Student visas are required for all other countries and cost around €600.

Number of universities in the top 500 (QS ratings): 4

Study in Europe for free – the best resource to start your application process in Norway: The official portal, Study in Norway.

Study in France, home to world-class museums and universities.

France – A guide for international students

Germany and Norway are unique in offering free university courses to EU/EEA students and non-EU students. But there are nine other countries where you can study in Europe for free if you’re an EU citizen. Even if you have to pay, many countries charge low fees by international standards. France checks both boxes: free to Europeans, cheap for other nationalities.

Aside from the comfortable lifestyle and a country brimming with exciting cultural opportunities and diverse landscapes, France is chock-full of top-tier universities. With a reputation for world-class teaching and a tremendous variety of learning programs and colleges, it is one of the most popular destinations to study in Europe for free.

University programs in France are not technically free for EU/EEA students but are almost entirely subsidised by the government.

Almost as an afterthought, the following annual costs are still charged to EU/EEA citizens:

  • Bachelor’s – €170
  • Master’s – €243
  • Engineering courses – €601
  • Doctorate and PhD courses – €380

Non-EU students pay a lot more, although still considerably less than many countries:

  • Bachelor’s – €2,770
  • Master’s – €3,770

If you want to study in Europe for free, you’ll have to focus on public universities in France. Grande écoles and private universities charge from €500 to €10,000 annually.

Admission requirements for French public universities

French university requirements are rigorous. Academic qualifications must correspond with the Baccalauréat that all French students undertake. A Baccalauréat Général (Bac) grade of 13/20 (bien/good) or 12/20 for the Baccalauréat Internationale is usually the minimum.

Applications open on 1st October and close on 15th December, giving a tight window get your paperwork together.

Besides solid grades from secondary education, you will need to show proficiency in speaking French and, potentially, English.

Hazy memories of French lessons at school will not cut the Dijon mustard. If courses are taught in French, consider taking the DELF (Diplôme d’Études en Langue Française). Administered by the International Centre for French Studies (for the French Ministry of Education), a level of B1 (50%+) is sufficient for most universities.

Administered by the International Centre for French Studies, universities typically request proficiency matching B1 (intermediate) on the CEFR, the Common European Framework of Reference for Languages.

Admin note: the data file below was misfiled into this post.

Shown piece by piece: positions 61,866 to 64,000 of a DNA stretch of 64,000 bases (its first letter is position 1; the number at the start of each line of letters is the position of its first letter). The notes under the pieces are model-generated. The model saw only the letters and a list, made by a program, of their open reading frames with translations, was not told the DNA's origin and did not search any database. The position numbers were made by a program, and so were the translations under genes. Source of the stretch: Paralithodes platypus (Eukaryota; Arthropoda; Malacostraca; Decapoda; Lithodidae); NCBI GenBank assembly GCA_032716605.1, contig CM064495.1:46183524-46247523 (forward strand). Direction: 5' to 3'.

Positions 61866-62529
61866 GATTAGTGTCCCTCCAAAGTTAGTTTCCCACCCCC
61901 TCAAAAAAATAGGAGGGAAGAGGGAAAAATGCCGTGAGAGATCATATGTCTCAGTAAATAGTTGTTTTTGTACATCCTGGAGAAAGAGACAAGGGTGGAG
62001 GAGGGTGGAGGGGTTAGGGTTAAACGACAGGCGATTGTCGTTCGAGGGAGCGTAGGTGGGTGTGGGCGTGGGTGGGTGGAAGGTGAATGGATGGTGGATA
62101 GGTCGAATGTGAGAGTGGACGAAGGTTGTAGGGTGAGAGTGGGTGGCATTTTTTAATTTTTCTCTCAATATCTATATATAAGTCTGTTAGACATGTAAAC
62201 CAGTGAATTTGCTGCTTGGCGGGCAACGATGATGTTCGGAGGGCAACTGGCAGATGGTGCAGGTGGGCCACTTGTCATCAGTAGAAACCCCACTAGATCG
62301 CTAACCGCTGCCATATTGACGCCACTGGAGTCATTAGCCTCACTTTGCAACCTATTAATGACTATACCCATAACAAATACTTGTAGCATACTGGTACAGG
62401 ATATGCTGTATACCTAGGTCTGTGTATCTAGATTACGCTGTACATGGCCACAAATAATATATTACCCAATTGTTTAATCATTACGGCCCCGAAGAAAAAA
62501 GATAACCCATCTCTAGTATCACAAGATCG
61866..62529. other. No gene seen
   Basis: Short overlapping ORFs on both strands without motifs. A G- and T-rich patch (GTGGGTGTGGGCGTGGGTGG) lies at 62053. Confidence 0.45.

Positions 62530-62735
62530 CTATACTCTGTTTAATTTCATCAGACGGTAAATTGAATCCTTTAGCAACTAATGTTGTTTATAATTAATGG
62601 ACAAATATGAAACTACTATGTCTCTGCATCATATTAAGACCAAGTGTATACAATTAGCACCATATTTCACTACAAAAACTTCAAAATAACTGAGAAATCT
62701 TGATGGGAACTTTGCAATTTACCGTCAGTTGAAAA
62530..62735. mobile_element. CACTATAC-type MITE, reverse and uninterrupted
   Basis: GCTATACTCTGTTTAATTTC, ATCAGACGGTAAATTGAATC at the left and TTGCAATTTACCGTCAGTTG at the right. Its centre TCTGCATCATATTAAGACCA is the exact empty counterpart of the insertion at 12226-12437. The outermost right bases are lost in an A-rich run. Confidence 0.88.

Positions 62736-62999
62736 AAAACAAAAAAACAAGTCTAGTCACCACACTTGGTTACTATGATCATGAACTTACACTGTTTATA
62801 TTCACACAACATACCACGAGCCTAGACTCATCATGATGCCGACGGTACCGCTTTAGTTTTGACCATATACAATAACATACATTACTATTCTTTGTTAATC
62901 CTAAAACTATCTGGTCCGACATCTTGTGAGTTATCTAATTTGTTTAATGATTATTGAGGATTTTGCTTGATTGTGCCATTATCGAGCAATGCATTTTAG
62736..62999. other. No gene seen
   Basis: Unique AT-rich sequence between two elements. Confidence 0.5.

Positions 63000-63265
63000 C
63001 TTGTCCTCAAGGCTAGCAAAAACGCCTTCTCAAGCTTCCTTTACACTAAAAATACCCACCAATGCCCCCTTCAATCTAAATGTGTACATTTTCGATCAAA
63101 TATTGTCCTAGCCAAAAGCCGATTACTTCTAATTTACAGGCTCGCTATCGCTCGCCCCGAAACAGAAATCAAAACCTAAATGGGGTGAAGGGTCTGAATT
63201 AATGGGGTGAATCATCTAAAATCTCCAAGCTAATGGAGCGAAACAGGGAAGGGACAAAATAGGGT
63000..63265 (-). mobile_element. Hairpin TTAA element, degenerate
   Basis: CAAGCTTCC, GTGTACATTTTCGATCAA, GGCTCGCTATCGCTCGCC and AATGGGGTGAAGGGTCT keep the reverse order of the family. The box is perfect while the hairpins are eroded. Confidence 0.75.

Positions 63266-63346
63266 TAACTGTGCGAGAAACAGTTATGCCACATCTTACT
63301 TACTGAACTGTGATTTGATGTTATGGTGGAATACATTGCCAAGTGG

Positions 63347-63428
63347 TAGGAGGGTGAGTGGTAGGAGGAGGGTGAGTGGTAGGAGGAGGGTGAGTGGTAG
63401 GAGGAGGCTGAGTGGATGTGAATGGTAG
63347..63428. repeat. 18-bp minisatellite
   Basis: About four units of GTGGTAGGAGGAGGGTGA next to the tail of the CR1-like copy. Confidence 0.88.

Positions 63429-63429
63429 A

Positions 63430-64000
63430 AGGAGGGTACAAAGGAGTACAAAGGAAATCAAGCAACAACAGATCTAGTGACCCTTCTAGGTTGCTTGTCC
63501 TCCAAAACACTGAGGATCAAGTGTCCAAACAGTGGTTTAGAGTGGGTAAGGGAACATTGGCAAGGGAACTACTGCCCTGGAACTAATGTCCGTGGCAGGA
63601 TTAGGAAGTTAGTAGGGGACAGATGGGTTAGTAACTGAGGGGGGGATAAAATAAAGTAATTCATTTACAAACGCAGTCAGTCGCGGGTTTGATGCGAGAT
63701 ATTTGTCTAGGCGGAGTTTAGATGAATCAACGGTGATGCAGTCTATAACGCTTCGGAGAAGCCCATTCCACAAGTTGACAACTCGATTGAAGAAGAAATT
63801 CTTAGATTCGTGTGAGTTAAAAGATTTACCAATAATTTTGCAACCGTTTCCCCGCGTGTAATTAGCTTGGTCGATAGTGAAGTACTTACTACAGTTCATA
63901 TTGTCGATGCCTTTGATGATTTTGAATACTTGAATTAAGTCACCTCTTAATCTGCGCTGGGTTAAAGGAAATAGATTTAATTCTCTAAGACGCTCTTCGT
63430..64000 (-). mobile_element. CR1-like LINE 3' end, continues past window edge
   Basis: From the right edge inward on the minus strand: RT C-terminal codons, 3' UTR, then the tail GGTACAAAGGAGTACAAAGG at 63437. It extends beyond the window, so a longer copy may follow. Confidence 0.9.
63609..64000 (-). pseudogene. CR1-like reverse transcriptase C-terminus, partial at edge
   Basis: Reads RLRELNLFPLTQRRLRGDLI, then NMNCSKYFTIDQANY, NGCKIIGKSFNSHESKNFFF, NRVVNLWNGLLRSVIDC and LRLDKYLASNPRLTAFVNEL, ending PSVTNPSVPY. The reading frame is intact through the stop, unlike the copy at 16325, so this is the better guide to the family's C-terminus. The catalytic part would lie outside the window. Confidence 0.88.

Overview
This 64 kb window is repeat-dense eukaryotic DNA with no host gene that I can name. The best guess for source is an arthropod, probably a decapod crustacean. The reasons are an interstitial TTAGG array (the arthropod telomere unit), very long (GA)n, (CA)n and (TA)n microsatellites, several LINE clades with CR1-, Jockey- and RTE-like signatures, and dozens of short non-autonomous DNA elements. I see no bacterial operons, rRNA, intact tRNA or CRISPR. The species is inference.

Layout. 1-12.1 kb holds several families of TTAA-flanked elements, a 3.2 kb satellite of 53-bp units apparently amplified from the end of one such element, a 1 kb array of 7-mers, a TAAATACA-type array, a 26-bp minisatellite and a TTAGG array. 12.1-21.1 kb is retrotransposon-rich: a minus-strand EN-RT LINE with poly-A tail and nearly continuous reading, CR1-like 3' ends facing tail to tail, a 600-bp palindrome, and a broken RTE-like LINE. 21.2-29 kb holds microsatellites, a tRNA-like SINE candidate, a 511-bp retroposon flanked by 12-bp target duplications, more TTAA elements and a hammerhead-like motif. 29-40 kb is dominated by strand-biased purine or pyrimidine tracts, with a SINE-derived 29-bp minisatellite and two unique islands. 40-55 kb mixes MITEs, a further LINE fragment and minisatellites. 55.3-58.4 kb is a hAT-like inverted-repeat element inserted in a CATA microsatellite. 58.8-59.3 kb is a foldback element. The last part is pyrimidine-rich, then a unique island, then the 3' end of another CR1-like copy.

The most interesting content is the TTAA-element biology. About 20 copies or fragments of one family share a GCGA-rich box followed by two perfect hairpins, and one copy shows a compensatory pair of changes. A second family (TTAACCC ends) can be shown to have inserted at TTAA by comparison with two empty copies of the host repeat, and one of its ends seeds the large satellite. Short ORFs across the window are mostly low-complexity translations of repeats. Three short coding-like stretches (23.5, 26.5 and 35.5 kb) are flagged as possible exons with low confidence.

We’ve got in-depth info about the CEFR, plus some easy steps to start honing your French with Language Atlas on our B1 French Course Overview.

Fluent French speakers will need proof. Two tests are commonly accepted: TCF (Test de Connaissance du Français) and Le TEF (Test d’Évaluation de Français).

For courses taught in English when it is not your native language, certification from one of the following bodies is essential:

TOEFL (Test of English as a Foreign Language)

  • IELTS (The International English Language Testing System)
  • TOEIC (Test of English for International Communication)

Are visas required to study in France?

In common with other Schengen countries, EU and EEA citizens won’t need a visa to attend university in France. Add in free health care, and it is easy to see why France attracts so many scholars who want to study in Europe for free. In 2021 alone, 370,000 international students were registered in France.

If you’re not from the EU, a visa is essential. Nationals of 66 countries can apply online with Études en France (EEF), which keeps the process simple. EEF applications cost €50. Applications from non-EEF countries cost €99.

Nationals from other countries should refer to the official French visas site.

For studies over one year, you will usually need to renew your right of residence with the local prefecture.

Many countries can visit France for 90 days with a simple “Uniform Schengen” short-stay visa. It’s valid for tourism, business, and study.

For university courses, a student visa is essential. Different permits are issued depending on university application status and length of studies. 

Étudiant concours – ­“Student in competition” short-stay visa

An étudiant concours visa is valid for 3 to 6 months. It’s aimed at applicants who need to attend a university entrance exam.

Visa long séjour valant titre de séjour étudiant (VLS-TS étudiant) – Long-stay student visa

Valid for 4 to 12 months, a long-stay visa is essential for most courses. Visitors entering France with a short-term visa who are subsequently accepted to a university must apply for a long-term visa.

A long-stay visa must be validated online within 3 months of arrival in France, effectively converting it into a residence permit. €50 is charged for the service.